It would be great if a simple shampoo or spray could repel head lice but the Federal Trade Commission says that the maker of "Lice Shield" products has not presented any scientific proof that its products can do that.
Lornamead, Inc. has agreed to pay $500,000 and stop making deceptive claims about its products, which are widely advertised and sold in stores including Albertsons, CVS, Safeway, Rite Aid, ShopRite, Walgreens, and WalMart.
“As any parent knows, an outbreak of lice can wreak havoc,” said Jessica Rich, Director of the FTC’s Bureau of Consumer Protection. “When marketers say their products can be used to avoid these pests, they’d better make sure they can back up their claims.”
Unlike traditional head lice treatments, or pediculicides, Lornamead markets its Lice Shield products for preventing rather than treating head lice infestations. Lornamead claimed in print ads, website and banner ads, and on product packaging, that the citronella and other essential oils in its Lice Shield products would “dramatically reduce” the risk of head lice infestations, according to the complaint.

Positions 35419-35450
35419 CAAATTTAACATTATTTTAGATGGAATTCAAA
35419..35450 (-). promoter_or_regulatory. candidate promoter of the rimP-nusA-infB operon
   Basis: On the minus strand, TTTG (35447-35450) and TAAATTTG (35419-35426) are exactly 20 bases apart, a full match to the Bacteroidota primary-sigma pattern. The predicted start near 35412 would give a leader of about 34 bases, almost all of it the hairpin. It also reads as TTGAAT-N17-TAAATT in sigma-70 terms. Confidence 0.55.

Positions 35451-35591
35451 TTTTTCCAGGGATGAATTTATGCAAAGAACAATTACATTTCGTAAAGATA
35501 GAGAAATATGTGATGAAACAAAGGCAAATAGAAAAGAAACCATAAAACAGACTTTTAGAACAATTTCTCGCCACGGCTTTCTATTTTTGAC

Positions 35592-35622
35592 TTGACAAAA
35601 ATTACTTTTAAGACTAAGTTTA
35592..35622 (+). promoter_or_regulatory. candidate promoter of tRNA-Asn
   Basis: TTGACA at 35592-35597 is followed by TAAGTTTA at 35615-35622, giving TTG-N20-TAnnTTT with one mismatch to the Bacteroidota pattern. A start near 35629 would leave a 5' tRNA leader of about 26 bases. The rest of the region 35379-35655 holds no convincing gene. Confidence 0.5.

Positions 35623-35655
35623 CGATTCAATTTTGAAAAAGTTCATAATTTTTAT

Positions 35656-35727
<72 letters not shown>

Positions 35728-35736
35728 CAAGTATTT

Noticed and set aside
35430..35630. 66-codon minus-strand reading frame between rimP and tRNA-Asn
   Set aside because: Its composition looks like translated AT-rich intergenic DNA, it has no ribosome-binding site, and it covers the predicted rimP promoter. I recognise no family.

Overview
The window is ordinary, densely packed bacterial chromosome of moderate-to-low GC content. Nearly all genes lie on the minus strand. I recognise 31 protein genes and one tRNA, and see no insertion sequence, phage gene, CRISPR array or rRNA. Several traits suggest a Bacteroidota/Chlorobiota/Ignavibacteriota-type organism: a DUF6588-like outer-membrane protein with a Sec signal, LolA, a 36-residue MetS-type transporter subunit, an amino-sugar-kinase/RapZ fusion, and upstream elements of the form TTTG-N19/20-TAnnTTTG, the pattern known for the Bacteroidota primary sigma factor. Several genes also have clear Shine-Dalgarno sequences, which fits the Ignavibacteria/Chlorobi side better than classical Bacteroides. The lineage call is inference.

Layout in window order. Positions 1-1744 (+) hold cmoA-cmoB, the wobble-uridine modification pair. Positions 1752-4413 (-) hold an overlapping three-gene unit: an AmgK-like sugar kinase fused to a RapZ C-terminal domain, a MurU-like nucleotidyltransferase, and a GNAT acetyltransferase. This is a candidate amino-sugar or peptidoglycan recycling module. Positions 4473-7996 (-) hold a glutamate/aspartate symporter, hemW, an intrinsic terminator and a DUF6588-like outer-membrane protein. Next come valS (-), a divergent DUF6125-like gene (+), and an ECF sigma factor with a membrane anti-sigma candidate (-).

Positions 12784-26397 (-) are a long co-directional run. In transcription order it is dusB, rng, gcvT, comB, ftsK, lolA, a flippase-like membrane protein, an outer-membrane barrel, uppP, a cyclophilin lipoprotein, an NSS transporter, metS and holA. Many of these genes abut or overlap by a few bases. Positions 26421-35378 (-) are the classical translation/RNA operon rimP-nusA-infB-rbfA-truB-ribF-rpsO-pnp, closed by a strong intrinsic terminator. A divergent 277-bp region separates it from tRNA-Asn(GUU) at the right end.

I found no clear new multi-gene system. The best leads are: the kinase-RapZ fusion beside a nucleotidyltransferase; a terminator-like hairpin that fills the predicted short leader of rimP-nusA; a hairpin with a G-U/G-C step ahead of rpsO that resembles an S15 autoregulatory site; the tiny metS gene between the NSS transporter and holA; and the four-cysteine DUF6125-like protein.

The company claimed that the best way to treat lice was to avoid getting them, with Lice Shield products that are “scientifically shown to repel head lice.”
The proposed order requires Lornamead to have at least one well-controlled human clinical study supporting its claims that Lice Shield products and other drugs, cosmetics or pesticides it markets will shield consumers from pediculosis; reduce the risk of an infestation by a specific percentage or amount; repel all lice; or repel a specific percentage or amount of lice.
For any other claims it makes about repelling lice or reducing the risk of infestation, and for claims it makes about the health benefits of any drug, cosmetic, or pesticide, the company is required to have competent and reliable scientific evidence. The proposed order also prohibits Lornamead from misrepresenting any tests, studies, or research when marketing such products.
For consumer information about avoiding head lice, see the “Heading off Head Lice” portion of the FDA publication Treating Head Lice, which advises avoiding head-to-head contact, and not sharing items such as hats, scarves, helmets, combs, and brushes.